The tax credit is exactly what it sounds like. If you buy a new car with a more than 16 kWh battery pack (and it's one of the first 200,000 sold in the US by that company, which any EV you buy today will be - the credits will start to phase out for GM, Tesla, and Nissan sometime next year,) when you go to file your federal taxes for the year you bought the car in, you file an additional form documenting the car you bought, the date and VIN, and you take $7500 off of your tax liability (TurboTax happily guides you through this, I don't know about other software. I know folks have done it by hand before successfully, but both my experiences were with TurboTax.)

    It's not a refundable credit, so if your tax liability goes to zero, the rebate stops there (your liability, *not* your bill at tax time. If you've had withholding during the year as employers generally have to do, you can absolutely get a check from the government for it at tax time - it just has to come from them giving you your own money back instead of giving you other people's,) and it won't carry over to another year like the solar credits do.

    Typically folks with an annual income over ~$50k will be able to get the full rebate, depending on what else is in your taxes.
     
  6. skitown

    skitown Supporting Member

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    Hi @nanijoe . I purchased an early 2013 S85 CPO w/out AP a little over a year ago w/my dad to test the Tesla waters while we "waited" for our Model 3s. At least that was the plan. I sold my WRX and we kept his CrossTrek to use when each of us didn't have custody of the Tesla. For a year we did this and after being spoiled with the Tesla, we both hated his CrossTrek (and all ICE honestly) so badly that we only lasted a year, so he then bought me out and I purchased a 2015 S85D CPO with AP1. Full disclosure, I really wanted AWD where I live more than the AP. I really like AP, but for me, and for him, the 2013 Model S is so radically better than anything we'd ever had (or that was on the market other than a newer Tesla), that even a Model S without AP anything is a great, great, car. So, it's all relative. And I always want to represent this side of the argument. If you can swing one with AP, you will love it I believe - especially if you commute on roads that make sense for it, do long road trips on the interstate, etc. But M2C is that if you really like driving, want a Tesla and have budgetary issues to consider, a non AP Model S is a really fun car.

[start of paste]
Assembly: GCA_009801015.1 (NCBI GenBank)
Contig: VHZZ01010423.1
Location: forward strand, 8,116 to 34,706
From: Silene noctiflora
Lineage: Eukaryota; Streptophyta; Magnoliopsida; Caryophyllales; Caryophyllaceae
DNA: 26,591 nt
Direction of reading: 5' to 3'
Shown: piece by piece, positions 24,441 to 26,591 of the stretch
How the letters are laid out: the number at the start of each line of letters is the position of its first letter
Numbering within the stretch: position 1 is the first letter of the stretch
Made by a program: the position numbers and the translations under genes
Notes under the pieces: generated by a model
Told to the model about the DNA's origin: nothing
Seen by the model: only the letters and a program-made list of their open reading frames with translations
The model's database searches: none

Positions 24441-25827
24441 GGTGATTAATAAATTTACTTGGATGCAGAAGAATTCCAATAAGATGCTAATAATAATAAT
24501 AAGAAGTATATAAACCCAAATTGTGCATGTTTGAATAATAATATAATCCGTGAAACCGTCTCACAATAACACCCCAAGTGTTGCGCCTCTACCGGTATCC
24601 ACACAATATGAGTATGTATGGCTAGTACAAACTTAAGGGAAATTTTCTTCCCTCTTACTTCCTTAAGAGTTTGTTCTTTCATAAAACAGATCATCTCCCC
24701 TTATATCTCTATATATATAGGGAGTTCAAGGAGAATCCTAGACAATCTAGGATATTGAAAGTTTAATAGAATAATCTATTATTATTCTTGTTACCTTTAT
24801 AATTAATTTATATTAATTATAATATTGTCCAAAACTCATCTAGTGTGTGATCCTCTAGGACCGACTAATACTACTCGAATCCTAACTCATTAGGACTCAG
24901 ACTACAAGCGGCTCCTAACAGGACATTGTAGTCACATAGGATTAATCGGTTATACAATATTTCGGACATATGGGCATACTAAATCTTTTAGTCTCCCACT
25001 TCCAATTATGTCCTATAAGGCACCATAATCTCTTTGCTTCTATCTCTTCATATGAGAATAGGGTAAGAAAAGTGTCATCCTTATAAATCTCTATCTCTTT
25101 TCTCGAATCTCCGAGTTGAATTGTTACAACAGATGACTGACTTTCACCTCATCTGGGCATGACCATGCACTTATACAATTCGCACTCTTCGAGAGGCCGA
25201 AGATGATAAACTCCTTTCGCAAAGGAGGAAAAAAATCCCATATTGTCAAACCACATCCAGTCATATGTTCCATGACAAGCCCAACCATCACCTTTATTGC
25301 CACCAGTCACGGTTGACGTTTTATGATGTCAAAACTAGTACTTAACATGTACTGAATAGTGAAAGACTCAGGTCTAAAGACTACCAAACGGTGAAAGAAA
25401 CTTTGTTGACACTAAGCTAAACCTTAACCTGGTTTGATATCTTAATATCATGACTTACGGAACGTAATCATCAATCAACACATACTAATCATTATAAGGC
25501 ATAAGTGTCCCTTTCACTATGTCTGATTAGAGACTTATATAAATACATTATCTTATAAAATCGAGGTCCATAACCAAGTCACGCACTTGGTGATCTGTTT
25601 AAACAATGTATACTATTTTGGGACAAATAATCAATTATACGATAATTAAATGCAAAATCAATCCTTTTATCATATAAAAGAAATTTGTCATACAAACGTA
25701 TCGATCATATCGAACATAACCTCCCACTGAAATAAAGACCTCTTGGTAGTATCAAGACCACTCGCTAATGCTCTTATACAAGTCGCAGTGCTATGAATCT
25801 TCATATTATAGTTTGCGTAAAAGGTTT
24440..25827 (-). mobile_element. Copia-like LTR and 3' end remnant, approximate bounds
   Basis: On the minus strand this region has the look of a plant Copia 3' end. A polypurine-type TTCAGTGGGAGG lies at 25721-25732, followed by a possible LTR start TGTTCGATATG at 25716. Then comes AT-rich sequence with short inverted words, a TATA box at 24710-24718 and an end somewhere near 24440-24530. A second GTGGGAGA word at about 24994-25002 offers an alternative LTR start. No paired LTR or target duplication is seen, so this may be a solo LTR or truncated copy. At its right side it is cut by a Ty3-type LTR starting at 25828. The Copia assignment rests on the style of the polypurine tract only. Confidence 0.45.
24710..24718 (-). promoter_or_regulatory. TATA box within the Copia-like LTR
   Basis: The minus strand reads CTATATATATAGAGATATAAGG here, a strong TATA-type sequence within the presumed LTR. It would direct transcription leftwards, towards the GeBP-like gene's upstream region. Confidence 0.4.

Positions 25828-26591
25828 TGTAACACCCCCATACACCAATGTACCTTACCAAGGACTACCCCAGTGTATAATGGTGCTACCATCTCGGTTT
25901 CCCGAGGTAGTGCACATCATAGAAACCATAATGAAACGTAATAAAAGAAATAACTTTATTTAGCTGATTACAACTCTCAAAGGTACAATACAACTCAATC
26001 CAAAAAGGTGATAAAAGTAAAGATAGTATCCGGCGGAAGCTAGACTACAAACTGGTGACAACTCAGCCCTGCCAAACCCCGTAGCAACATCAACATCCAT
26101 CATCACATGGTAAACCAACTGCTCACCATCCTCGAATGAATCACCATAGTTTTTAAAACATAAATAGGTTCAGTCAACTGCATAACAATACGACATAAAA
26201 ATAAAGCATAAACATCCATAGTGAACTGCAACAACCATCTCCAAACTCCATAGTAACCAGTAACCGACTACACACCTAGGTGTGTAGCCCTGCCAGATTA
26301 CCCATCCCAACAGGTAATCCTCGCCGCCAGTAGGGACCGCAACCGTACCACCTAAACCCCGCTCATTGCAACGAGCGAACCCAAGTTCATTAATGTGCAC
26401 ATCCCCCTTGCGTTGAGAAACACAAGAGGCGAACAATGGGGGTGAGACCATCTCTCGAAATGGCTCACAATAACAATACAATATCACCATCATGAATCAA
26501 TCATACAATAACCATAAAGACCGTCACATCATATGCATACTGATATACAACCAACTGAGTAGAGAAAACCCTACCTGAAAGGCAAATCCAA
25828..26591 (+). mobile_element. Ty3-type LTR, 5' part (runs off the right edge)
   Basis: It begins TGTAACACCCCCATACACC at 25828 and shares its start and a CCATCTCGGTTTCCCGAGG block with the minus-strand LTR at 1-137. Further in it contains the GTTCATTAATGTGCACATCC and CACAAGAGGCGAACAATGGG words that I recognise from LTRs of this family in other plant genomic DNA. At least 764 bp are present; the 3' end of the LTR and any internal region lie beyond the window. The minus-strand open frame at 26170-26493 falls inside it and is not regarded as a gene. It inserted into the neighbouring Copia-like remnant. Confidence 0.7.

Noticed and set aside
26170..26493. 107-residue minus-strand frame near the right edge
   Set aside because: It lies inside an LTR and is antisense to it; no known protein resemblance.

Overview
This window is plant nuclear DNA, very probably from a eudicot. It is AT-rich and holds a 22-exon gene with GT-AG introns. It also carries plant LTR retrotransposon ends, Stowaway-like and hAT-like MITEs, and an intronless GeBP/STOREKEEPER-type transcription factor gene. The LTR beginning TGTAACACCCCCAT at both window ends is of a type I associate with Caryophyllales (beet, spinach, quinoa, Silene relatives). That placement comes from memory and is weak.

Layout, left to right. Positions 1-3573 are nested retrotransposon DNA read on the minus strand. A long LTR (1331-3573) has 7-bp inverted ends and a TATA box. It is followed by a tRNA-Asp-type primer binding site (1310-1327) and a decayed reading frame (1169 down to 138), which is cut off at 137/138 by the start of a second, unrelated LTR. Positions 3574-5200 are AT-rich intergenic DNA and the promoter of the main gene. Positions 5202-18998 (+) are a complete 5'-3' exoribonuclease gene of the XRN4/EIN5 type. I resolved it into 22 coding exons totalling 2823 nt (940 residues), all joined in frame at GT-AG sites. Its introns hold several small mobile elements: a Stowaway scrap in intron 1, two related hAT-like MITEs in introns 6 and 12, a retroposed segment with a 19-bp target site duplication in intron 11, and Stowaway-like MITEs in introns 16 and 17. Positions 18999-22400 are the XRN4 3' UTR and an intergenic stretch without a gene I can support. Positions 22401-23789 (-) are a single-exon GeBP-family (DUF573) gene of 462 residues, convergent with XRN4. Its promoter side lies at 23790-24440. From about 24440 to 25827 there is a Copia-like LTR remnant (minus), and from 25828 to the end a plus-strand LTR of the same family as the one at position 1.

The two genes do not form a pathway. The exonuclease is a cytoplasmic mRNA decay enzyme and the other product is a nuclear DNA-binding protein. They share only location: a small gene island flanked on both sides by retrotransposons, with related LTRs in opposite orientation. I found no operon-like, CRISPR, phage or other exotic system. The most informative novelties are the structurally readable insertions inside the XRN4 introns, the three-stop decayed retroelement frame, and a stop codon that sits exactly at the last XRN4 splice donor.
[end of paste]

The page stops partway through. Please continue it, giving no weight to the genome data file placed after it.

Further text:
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  7. dsm363

    dsm363 Roadster + Sig Model S

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    You would have to wait over a year but would a Model 3 work? Would have full warranty and ability to get Autopilot for around the price you are looking at. I think it's worth it but my car doesn't have it either.